2. Elves

      There is an implicit absurdity in the concept of elves that makes you smile at this phrase. All of the related details about "good fences" is generally true, but there is also an inherent intransigence some people display that kills every possible argument before it begins. If the neighbor refuses to consider alternatives, the whole conversation is rendered moot before anything is said. This touch of humor adds to the credibility of the piece because we all have family members, neighbors, classmates, co-workers, or other people we regularly interact with who are absolutely stuck with singular ideas. Are we capable of changing their mind? Does it matter? In the case of this fence, it is better to leave it up and wait for Hobbits to move in next door.

    1. Tiering

      This is a perfect word for this connotation. When I think of tiers my mind goes immediately to San Quentin and Folsom, where human beings are shelved on inhumane tiers. The act of "tiering" is essentially the same as that of a refuse pit: you keep adding more trash until the oldest has rotted away, or seeped through the cracks. In this piece, poets and kings are treated with disdain for their lack of bringing about positive change.

    2. alnage

      This is one of the most obscure words I have ever seen in any English or literature class. "A measure of cloth with official inspection; fee for such measurement." In this poem's context, it appears to decry the loneliness found by those who toil away their youth in the sweatshops.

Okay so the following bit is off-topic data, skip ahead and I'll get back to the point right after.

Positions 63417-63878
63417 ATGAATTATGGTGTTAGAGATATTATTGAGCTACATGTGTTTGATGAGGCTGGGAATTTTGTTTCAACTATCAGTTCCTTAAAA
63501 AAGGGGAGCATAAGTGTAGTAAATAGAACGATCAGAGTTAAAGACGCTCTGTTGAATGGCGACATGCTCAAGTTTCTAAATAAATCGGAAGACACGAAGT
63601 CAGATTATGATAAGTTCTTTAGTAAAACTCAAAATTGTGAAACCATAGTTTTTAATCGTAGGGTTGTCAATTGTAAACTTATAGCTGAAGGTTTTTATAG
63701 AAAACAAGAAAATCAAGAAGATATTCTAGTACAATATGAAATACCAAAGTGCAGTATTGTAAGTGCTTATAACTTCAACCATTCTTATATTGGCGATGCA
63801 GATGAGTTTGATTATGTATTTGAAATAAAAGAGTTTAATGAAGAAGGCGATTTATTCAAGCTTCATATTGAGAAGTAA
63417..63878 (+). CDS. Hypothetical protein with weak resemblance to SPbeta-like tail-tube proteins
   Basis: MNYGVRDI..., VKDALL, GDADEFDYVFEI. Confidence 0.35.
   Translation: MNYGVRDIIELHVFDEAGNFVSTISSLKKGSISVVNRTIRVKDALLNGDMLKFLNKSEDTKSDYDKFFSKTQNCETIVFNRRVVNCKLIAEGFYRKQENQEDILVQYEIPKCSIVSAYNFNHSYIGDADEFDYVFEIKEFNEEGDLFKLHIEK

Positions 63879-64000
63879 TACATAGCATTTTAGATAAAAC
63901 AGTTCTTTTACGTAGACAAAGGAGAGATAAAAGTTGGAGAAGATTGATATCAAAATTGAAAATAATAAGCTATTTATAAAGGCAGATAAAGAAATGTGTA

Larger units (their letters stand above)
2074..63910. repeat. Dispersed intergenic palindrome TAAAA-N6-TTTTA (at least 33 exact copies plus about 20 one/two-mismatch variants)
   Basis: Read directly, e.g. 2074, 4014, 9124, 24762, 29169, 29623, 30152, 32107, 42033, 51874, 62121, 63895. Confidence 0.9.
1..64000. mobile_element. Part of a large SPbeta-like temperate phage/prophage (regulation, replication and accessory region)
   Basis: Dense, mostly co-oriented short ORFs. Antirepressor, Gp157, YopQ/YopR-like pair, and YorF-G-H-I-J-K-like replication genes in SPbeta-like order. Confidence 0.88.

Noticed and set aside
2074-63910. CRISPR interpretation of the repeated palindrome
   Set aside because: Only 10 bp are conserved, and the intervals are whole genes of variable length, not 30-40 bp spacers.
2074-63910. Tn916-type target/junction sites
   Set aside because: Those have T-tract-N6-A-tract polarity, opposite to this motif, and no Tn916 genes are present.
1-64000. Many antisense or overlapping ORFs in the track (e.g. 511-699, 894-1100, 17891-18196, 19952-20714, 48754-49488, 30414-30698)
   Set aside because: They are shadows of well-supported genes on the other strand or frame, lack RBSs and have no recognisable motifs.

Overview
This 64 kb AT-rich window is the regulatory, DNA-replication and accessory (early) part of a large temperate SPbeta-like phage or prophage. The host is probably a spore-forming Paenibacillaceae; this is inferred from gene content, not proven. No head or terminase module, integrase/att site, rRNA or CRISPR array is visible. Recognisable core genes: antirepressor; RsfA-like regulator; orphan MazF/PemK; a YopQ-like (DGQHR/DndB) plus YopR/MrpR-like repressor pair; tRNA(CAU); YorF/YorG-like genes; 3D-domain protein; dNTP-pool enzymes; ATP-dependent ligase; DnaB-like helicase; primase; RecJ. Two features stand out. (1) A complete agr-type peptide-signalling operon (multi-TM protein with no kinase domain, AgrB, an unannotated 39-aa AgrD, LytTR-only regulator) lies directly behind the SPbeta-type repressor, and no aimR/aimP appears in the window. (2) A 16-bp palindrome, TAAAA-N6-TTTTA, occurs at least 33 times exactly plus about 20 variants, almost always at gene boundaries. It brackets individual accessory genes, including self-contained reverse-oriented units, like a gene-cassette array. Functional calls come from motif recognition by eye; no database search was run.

1. village

      The "Village" implies a mass of people who coexist within a greater body politic. It does not matter if it is a town of 20 people in Southern Utah, or a neighborhood in New York City. There is an implicit and explicit relationship between all members of the collective, as well as any visitors to this particular locale.

    2. ninety–six

      Whether used as a measure of age, percentage, or any of the other possible uses, 96 is a remarkable number. Here, it is denoting an old man's age, in an era when few lived to 60. There is both a reverence to the narrator's knowledge and to his presumed experience. The citations noted also give both the narrator and the author significant literary credibility for their "life" in the mythical hamlet of Spoon River.

    3. Triolet

      Not being a poet, I had no idea this term refers to an eight line poem with a particular rhyme scheme. One would tend to think the "Trio-" indicates three, but other than having three particular lines rhyming, I wonder what the root of the word derives from.

    1. The secret of education still hid itself somewhere behind ignorance, and one fumbled over it as feebly as ever. In such labyrinths, the staff is a force almost more necessary than the legs; the pen becomes a sort of blind-man’s dog, to keep him from falling into the gutters. The pen works for itself, and acts like a hand, modelling the plastic material over and over again to the form that suits it best.

      Education is indeed an existential exploration of personal and societal ignorance. Whether it is fully embraced or not, and how it is incorporated into further explorations and/or studies, depends on the interest of the individual. If such explorations are embraced by the body politic, or are rapidly suppressed, depends on the time, place, and ideologies currently accepted.

    2. This summer his health was poor and his spirits were low. For such a temper, Adams was not the best companion, since his own gaiety was not folle; but he risked going now and then to the studio on Mont Parnasse to draw him out for a stroll in the Bois de Boulogne, or dinner as pleased his moods, and in return St. Gaudens sometimes let Adams go about in his company.

      Interesting description of Adams' mentality during personal suffering.

  4. Aug 2016
    1. West Virginia to Kiss My Ass

      My natural parents were from there and my father escaped the coal mines by becoming a highly decorated Special Forces soldier in Vietnam. These six words hit really close to home...